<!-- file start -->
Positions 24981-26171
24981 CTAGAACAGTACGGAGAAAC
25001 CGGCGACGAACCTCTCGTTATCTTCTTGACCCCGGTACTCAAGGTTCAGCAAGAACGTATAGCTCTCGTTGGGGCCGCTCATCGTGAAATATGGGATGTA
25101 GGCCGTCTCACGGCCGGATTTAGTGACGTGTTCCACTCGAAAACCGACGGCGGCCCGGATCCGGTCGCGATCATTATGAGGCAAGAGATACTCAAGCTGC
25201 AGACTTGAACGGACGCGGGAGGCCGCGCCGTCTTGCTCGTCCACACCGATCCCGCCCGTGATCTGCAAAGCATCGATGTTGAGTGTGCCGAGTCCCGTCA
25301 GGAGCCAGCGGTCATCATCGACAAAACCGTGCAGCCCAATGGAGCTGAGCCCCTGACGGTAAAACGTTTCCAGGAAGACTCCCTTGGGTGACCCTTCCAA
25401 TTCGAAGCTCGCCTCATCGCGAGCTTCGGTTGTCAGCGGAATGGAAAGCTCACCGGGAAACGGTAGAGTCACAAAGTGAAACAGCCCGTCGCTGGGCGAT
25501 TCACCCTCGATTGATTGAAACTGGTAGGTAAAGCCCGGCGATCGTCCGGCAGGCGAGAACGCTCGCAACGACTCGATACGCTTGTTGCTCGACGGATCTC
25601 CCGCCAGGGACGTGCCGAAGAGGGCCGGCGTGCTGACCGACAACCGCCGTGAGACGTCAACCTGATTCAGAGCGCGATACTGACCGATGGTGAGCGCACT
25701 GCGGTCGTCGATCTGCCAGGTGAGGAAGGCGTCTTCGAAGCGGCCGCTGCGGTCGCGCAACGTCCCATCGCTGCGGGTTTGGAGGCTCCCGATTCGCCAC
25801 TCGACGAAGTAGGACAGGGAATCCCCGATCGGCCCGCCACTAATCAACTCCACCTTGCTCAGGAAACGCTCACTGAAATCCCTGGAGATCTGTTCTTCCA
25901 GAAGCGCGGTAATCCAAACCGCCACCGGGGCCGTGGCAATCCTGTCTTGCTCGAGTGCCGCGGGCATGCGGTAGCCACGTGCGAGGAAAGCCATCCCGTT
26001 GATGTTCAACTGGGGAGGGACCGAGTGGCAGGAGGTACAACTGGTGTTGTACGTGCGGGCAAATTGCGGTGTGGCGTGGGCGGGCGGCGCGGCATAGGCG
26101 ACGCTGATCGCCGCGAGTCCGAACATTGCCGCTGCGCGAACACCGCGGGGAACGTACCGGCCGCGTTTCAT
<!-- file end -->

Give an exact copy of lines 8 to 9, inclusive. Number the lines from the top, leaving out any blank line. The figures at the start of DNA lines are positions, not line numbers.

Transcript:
25501 TCACCCTCGATTGATTGAAACTGGTAGGTAAAGCCCGGCGATCGTCCGGCAGGCGAGAACGCTCGCAACGACTCGATACGCTTGTTGCTCGACGGATCTC
25601 CCGCCAGGGACGTGCCGAAGAGGGCCGGCGTGCTGACCGACAACCGCCGTGAGACGTCAACCTGATTCAGAGCGCGATACTGACCGATGGTGAGCGCACT